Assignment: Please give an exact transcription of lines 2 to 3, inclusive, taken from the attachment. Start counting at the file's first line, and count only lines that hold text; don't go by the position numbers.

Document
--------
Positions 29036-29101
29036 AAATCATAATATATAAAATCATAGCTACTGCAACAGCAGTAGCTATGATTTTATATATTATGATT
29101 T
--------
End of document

29036 AAATCATAATATATAAAATCATAGCTACTGCAACAGCAGTAGCTATGATTTTATATATTATGATT
29101 T